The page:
Economy

NHAI seeks top-level backing for recast of premium payment

Mamuni Das New Delhi | Updated on May 27, 2013 Published on May 27, 2013

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After Law Ministry’s no, writes to Highways Minister saying premiums of Rs 98,000 cr at stake





India’s nodal road development agency has warned that almost Rs 98,000 crore of premium revenue from highway builders is in jeopardy after its proposal to reschedule the premium payments due from road developers was turned down by the Law Ministry.

Pushed to a corner after the Law Ministry’s ‘official level’ rejection, the National Highways Authority of India (NHAI) has asked for a rethink at the “highest level”.

The Law Ministry decision jeopardises nearly 25 highway projects awarded two-three years ago and has the potential of putting to risk nearly Rs 98,000 crore of premium that the Government would have received, NHAI has pointed out in a letter.

Mounting delays

Further, if these projects are called off and the developers debarred for failing to meet bid conditions, the entire public-private partnership model in the road sector could be “derailed,” the letter added.

Faced with mounting delays in PPP projects, the Highway Ministry has already taken a de facto decision to shift away from PPP model, by deciding to follow government-funded model for two-thirds of road development contracts to be issued this financial year.

“Rejection of our proposal to reschedule the premium has come as a big dampener to our efforts to revive the sector,” a disappointed NHAI Chairman R. P. Singh said in his letter, sent last week to Highways Minister C. P. Joshi. Earlier, such issues were raised with the Secretary to the Ministry.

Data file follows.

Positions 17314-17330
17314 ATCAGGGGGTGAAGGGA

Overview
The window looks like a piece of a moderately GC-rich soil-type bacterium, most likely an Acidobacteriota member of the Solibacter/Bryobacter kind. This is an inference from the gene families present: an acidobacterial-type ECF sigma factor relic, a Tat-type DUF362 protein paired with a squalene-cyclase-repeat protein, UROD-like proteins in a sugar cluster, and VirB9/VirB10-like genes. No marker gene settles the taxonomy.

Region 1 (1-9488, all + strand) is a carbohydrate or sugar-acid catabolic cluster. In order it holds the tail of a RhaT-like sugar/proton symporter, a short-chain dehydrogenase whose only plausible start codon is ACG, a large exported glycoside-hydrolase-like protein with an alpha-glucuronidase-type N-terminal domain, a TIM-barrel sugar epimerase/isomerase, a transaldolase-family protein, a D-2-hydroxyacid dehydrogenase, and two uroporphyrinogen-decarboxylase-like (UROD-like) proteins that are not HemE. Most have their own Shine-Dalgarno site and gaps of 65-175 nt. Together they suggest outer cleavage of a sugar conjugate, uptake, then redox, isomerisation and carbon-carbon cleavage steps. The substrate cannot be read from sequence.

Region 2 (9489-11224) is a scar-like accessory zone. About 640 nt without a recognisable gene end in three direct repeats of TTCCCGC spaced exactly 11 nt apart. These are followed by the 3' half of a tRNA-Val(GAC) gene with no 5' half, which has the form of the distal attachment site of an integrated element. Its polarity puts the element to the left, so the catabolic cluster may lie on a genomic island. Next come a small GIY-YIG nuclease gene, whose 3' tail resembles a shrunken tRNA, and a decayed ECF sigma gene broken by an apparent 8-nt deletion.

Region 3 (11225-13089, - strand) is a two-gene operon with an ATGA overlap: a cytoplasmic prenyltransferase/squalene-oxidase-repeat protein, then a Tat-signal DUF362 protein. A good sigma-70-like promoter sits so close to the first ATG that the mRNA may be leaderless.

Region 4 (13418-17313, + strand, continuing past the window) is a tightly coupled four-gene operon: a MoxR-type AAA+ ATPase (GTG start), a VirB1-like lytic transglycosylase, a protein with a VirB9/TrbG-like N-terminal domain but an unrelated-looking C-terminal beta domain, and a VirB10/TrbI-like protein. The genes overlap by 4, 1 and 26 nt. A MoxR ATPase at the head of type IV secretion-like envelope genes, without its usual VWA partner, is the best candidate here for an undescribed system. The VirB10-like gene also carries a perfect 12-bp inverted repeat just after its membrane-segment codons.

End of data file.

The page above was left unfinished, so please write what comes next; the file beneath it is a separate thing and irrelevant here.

“We are trying to salvage contracts that are in favour of the Government and it will be against public interest to terminate the contracts,” Singh said, calling for an “informed decision”.

Postpone payment

The NHAI proposal, supported by Highway Ministry, envisaged allowing many developers, including GMR and GVK, to postpone premium payment for projects that have now become unviable due to economic slowdown and delays in land acquisition and environment clearance.

To bag the right to invest in widening highways and collect toll from users over 20-30 years, many road developers had offered high annual premium payments to NHAI. Now, developers are unable to implement the projects on the back of increased project costs and low level of actual toll revenues. So, they have approached NHAI for rescheduling the committed premium by paying less in initial years and more in later years, while keeping the net present value constant.

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Published on May 27, 2013
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